The effects of royal jelly supplementation on anthropometric indices: a GRADE-assessed systematic review and dose-response meta-analysis of randomized controlled trials

Front Nutr. 2023 Aug 3:10:1196258. doi: 10.3389/fnut.2023.1196258. eCollection 2023.

Abstract

Inconsistent data are available about the effect of royal jelly supplementation on anthropometric indices in humans. This systematic review and meta-analysis was done to summarize data from available randomized controlled trials (RCTs) on the effect of royal jelly supplementation on anthropometric indices such as body weight (BW), body mass index (BMI), and fat mass (FM) in adults. We systematically searched Embase, PubMed, Web of Science, and Scopus databases up to March 2023. All RCTs assessing the effect of royal jelly on anthropometric indices were included. Data were pooled using the random-effects method and were expressed as weighted mean difference (WMD) and 95% confidence intervals (CIs). Sensitivity and subgroup analyses were also performed. Out of 1,492 records, 10 studies that enrolled 512 participants were included. There was no significant effect on BW (WMD: -0.29 kg, 95% CI: -1.24, 0.65, p = 0.543), BMI (WMD: 0.11 kg/m2, 95% CI: -0.29, 0.52, p = 0.583), and FM (WMD: 0.02%, 95% CI: -0.41, 0.46, p = 0.84). However, we observed a reduction in BW and BMI following royal jelly intake in subgroup of royal jelly dosage <3,000 mg/day. Although the royal jelly supplementation significantly reduced BW and BMI at the dosages <3,000 mg/day, until additional trials have been conducted to assess the effects on obesity measures, it is best to prescribe royal jelly with caution.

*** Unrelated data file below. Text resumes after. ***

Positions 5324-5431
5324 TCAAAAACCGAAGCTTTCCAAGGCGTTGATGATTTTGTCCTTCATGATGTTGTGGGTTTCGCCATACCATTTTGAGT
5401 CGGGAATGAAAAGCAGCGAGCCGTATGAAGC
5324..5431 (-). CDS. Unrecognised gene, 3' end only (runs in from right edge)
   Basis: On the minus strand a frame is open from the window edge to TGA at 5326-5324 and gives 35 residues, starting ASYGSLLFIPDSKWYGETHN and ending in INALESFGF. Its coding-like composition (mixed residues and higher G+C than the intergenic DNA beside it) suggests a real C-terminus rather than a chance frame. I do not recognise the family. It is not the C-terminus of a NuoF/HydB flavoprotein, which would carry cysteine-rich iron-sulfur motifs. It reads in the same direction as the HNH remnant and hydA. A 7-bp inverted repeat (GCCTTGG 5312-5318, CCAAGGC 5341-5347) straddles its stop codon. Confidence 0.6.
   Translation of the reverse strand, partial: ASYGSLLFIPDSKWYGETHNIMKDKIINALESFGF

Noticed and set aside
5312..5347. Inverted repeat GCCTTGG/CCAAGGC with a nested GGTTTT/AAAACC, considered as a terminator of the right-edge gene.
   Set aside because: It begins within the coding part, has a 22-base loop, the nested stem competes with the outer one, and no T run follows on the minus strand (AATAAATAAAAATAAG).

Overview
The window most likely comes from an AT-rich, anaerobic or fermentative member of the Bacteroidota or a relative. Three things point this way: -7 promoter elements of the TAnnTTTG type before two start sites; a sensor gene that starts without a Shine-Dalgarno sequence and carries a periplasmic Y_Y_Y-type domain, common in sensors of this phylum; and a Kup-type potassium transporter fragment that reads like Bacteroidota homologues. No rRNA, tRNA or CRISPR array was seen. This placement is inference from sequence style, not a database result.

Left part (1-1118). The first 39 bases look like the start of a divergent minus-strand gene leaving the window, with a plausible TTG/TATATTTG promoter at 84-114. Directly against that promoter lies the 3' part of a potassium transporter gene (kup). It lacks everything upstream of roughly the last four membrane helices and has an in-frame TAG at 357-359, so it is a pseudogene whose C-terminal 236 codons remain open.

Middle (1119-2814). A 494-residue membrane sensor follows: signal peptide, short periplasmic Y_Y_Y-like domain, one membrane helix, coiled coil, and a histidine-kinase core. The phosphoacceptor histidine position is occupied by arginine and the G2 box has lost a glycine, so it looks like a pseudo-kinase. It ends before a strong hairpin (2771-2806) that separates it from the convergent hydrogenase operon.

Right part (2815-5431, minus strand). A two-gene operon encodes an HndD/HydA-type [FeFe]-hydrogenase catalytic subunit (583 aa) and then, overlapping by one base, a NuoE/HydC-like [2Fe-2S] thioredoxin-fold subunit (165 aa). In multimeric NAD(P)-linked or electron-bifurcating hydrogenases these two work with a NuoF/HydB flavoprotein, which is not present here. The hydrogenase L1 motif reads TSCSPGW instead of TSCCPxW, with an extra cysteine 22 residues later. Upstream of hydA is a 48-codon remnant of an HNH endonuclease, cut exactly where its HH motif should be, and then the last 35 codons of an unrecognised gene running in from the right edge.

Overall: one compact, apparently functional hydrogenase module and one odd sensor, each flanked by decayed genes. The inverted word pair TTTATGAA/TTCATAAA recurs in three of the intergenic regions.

Keywords: BMI; meta-analysis; obesity; royal jelly; supplementation; weight.

Publication types

  • Review